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Technology

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Making Technology Simple
By Trish Hughes Kreis
(Page 2 of 2)

At least one available “ready out of the box” product also has a feature that allows a friend or family member to be the designated “help desk” person instead of having to call a stranger for customer support and waiting on hold for eons. This feature allows the designated person to remotely access the computer to troubleshoot any problems the user might be experiencing. I would much rather have my daughter help me with my computer problems than a technical person whose complex instructions I may not be able to follow.

Cell phones have also been designed with the aging population in mind. There are phones available with larger number buttons, similar to the changes made to landline phones. The volume on cell phones designed for seniors can make talking on the phone much easier and much less frustrating.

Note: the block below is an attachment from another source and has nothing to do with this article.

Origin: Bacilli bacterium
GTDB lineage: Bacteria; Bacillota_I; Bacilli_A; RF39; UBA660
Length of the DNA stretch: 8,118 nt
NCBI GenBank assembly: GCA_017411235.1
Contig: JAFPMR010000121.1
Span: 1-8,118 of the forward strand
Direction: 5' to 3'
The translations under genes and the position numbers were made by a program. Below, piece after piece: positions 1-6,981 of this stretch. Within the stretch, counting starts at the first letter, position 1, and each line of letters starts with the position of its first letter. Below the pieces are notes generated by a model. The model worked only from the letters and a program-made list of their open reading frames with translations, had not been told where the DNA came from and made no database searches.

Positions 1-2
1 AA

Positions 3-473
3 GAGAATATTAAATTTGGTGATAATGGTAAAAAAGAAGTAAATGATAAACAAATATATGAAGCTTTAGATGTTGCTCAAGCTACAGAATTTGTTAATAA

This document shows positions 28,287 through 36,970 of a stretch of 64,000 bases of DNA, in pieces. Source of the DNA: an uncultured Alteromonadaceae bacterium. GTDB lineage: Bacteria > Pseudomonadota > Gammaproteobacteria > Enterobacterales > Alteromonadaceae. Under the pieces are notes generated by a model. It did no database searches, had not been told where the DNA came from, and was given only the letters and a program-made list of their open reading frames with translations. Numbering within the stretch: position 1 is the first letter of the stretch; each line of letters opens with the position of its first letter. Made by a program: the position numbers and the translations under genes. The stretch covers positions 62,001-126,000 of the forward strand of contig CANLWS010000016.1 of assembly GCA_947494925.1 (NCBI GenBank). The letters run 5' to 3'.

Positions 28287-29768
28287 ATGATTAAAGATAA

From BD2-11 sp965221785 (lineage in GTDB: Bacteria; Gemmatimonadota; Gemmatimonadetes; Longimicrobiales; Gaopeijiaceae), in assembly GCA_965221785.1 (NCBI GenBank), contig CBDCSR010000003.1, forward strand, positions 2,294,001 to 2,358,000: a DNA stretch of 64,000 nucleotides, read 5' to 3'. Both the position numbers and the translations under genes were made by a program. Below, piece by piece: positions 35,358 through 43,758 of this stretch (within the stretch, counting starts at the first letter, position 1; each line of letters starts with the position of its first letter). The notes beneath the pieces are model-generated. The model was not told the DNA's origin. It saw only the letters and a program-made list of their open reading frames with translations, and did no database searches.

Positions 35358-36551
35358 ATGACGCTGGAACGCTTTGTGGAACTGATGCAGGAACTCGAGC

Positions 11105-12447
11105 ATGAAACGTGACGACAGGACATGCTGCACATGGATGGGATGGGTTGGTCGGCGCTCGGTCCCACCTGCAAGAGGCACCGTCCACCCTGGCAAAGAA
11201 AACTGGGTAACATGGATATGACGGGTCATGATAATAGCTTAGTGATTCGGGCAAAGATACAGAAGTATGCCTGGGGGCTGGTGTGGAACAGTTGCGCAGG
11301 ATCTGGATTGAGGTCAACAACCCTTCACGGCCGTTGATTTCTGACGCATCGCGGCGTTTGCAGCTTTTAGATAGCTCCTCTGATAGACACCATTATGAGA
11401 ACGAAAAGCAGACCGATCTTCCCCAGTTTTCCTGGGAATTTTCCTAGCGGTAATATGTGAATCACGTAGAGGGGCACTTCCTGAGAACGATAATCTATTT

Research and a “test run” is critical when deciding on which cell phone, computer equipment or programs to use. What works for one person may not be the right fit for someone else. Do the research and get input from the person who will be using the equipment or program by testing out different products. Many companies offer trial periods for their products which makes hands-on testing easy and convenient. It’s difficult to choose what might actually work best until the person sits in front of the computer or talks on the phone and tries it out for a while.

Once the senior is set up with access to photos, video sharing, email and the internet, the connection to the outside world is restored and the ability to maintain a close relationship with loved ones will bring great joy to everyone involved. And it will give grandma a great excuse to go shopping online.


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